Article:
Regulations

Virginia Operators Fight TNC Bill And Unfair Tax

Tom Halligan
Posted on June 23, 2017
Sarah Turner, director of development for The Doorways, a Richmond-based charity, accepts a $1,000 donation from VLA President Paul Walsh, center, and Secretary Glenn Stafford.
Sarah Turner, director of development for The Doorways, a Richmond-based charity, accepts a $1,000 donation from VLA President Paul Walsh, center, and Secretary Glenn Stafford.

CHESAPEAKE, Va. — More than 50 members, speakers, guests, and industry supplier vendors attended the June 15, meeting of the Virginia Limousine Association (VLA), winner of the 2017 LCT-NLA Association Award Of  Excellence. 

As this year’s winner, the VLA was awarded $1,000 to donate to the charity of its choice. The VLA board of directors granted the money to The Doorways, a Richmond-based organization that provides temporary lodging and non-medical services to patients and families who need to be close to nearby hospitals.

Meeting highlights included updates on legislative and regulatory issues, including a recently passed bill that removes the requirement a transportation network company (TNC) partner register his personal vehicle for use as a TNC partner vehicle with the Department of Motor Vehicles. The bill allows the Department of State Police to recognize another state's annual motor vehicle safety inspection in lieu of a Virginia inspection, and clarifies a TNC partner can keep proof of inspection in or on the vehicle.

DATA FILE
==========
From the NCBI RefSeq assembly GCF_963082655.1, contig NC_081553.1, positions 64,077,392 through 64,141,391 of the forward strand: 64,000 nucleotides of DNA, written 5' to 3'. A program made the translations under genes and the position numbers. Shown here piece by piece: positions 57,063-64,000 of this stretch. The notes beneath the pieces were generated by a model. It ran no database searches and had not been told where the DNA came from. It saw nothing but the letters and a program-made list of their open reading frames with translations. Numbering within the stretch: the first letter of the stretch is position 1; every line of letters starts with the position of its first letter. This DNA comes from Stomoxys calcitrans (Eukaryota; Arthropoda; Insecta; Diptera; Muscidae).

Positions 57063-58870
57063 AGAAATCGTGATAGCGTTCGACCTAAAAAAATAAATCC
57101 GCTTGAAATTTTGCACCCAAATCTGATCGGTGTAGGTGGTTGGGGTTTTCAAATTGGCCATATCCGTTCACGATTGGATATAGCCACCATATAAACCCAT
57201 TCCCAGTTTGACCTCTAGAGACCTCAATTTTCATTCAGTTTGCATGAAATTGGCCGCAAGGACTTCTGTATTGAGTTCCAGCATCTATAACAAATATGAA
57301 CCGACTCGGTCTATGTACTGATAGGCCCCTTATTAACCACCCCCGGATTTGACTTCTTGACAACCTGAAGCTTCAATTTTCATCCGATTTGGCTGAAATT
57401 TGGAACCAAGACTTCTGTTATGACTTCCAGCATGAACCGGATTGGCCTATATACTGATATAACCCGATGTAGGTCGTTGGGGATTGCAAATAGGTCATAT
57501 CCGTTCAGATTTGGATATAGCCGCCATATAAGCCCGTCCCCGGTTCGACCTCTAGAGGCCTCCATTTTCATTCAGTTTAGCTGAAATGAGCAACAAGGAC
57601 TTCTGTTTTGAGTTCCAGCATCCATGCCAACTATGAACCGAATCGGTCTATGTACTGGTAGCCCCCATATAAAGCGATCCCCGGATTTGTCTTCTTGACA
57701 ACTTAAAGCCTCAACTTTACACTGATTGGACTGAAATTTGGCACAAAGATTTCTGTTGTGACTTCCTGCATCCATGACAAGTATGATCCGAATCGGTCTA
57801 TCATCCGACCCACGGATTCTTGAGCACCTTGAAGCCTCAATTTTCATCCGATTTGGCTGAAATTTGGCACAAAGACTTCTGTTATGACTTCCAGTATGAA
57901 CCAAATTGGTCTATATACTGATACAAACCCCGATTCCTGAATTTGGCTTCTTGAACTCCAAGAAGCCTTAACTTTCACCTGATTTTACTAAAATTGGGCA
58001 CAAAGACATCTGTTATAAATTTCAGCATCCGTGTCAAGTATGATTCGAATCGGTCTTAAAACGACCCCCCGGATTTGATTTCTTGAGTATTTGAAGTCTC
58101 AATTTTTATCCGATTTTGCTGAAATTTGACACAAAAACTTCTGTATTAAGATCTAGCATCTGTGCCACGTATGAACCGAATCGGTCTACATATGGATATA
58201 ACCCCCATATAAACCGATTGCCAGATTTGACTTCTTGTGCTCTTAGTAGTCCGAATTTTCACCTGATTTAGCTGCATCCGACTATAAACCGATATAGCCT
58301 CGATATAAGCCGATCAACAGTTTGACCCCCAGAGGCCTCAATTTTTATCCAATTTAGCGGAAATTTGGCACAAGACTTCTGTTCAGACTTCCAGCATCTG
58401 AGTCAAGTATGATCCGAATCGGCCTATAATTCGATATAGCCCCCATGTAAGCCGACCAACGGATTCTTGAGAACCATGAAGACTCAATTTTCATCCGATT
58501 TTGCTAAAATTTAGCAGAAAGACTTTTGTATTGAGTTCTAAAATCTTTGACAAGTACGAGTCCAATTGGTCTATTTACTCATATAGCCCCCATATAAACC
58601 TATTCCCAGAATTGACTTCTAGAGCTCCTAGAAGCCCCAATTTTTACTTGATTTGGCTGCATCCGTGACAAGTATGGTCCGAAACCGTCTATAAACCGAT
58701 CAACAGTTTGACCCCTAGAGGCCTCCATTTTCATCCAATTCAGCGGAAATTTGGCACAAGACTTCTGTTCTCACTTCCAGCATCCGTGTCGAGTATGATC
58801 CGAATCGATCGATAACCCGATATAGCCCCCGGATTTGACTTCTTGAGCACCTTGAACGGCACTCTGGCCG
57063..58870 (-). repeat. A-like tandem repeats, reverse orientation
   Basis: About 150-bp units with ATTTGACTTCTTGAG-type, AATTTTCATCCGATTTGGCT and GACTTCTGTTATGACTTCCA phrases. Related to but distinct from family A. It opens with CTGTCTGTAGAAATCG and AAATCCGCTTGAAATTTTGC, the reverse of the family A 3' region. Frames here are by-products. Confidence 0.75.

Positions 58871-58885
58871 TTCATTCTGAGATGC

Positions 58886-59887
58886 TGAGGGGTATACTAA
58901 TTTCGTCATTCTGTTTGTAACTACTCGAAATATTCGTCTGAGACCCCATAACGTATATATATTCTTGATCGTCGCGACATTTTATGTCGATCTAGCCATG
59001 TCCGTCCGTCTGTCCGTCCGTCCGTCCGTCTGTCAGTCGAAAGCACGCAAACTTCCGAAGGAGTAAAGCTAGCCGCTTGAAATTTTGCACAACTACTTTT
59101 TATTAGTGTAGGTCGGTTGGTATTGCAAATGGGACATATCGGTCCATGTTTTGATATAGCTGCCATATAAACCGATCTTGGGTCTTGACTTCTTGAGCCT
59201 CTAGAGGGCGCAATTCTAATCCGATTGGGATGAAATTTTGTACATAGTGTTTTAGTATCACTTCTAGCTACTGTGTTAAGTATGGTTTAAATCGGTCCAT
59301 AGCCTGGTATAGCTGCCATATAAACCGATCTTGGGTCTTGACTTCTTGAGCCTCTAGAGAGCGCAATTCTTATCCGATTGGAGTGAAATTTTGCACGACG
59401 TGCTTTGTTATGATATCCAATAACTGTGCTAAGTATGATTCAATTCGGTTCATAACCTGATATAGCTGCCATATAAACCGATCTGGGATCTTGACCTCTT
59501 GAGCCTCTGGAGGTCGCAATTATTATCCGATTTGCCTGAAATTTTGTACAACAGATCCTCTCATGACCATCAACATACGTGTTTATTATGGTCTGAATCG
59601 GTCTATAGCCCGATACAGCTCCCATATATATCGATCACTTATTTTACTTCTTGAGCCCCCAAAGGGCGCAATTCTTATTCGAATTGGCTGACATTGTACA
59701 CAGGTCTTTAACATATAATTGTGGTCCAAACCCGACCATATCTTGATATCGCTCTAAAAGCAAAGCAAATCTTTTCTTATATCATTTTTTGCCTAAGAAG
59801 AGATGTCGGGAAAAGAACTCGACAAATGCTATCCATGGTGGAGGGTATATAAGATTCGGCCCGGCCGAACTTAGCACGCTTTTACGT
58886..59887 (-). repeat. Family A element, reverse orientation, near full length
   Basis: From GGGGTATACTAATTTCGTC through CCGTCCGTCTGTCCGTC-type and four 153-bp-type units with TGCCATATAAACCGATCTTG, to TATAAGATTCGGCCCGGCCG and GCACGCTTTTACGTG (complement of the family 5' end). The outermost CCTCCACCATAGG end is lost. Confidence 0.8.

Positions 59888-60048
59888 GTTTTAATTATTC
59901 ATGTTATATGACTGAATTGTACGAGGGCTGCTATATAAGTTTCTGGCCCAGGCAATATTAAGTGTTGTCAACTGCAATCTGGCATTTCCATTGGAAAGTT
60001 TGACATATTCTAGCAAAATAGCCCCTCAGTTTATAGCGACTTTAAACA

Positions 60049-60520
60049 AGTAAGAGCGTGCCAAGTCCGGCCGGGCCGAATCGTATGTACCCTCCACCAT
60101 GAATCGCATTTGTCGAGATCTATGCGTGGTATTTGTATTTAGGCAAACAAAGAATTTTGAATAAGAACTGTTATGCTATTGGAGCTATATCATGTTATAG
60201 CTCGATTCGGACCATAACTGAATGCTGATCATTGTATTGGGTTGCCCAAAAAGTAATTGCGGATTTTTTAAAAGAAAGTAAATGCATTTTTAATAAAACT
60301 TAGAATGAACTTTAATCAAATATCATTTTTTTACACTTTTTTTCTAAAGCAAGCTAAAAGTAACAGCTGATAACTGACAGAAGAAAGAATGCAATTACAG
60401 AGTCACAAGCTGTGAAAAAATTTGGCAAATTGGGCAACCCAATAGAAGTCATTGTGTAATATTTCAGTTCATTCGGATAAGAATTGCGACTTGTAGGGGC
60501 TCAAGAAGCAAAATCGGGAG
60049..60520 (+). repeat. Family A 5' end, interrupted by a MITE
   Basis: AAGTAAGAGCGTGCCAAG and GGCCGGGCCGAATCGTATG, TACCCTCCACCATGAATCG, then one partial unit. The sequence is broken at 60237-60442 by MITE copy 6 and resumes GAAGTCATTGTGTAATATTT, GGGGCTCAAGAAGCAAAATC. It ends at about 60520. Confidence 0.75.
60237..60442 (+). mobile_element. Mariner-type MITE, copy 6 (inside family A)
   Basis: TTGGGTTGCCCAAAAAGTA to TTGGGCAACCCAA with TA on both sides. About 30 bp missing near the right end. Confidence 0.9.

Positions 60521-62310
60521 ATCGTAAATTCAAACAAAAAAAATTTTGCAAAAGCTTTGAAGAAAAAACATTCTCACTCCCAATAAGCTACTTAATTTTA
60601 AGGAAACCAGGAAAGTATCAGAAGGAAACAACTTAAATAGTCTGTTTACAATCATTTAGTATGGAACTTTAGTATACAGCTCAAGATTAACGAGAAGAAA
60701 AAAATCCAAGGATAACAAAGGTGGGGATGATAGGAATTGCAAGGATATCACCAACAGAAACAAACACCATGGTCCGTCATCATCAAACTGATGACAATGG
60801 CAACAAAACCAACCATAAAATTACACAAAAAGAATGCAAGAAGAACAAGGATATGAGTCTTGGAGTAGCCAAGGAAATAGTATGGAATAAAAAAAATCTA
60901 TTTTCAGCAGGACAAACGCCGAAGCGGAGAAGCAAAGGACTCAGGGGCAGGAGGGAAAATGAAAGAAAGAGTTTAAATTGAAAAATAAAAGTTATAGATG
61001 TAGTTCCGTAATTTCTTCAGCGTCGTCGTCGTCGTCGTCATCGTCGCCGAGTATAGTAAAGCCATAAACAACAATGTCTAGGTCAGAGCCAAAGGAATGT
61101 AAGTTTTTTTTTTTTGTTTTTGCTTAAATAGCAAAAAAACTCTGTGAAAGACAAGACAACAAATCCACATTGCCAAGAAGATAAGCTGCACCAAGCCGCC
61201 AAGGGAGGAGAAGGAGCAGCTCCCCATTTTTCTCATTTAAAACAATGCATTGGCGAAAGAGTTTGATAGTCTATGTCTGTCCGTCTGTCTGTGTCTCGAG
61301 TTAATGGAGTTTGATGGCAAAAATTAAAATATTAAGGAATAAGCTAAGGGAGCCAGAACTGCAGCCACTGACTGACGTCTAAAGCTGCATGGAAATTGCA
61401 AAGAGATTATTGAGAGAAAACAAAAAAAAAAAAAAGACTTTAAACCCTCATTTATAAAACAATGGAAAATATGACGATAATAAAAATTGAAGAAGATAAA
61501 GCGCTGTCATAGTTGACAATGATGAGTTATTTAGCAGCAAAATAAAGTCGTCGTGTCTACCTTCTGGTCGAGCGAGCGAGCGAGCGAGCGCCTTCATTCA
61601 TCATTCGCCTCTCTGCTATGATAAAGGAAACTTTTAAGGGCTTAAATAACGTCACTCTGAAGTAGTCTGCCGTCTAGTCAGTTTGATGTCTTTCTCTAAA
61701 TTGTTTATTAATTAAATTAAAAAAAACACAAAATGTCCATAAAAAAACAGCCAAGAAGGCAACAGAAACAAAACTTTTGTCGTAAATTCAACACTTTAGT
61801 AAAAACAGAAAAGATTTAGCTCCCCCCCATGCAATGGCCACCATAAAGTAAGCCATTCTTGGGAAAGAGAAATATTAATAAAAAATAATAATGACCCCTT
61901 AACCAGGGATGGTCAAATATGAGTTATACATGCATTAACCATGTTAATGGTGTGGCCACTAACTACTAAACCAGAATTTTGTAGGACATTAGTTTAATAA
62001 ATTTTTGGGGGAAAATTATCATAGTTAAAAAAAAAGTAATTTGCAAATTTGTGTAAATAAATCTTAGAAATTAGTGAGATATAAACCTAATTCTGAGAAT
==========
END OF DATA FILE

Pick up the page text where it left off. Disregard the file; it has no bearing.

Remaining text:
VLA President Paul Walsh (Superior Executive Transportation, Virginia Beach) said the bill was quickly pushed through the Legislature during its final 2016 session in December and put into effect in April.

“We’re going to fight to have it repealed because this bill was rammed through the legislature with very little discussion. Now, TNCs, which are having a hard time finding drivers, can hire anybody from another state because they don’t have to register in Virginia.”

Further, Walsh said the association is also fighting for relief from the state’s annual business personal property tax on vehicles  because the TNCs only have to pay 20%, while private transportation companies have to pay 100%. “We’re paying 80% more per vehicle than the TNCs and that’s not fair,” Walsh said.

The meeting’s keynote speaker was NLA President Gary Buffo, who updated members on the annual Day On Hhe Hill events that took place June 13-14 in Washington, D.C., and also explained the various initiatives the NLA was working on, as well as new products and services offered to NLA members.

Related Topics: Gary Buffo, limo associations, Lyft, Paul Walsh, regulatory enforcement, state regulations, TNCs, Uber, Virginia Limousine Association, Virginia operators, VLA

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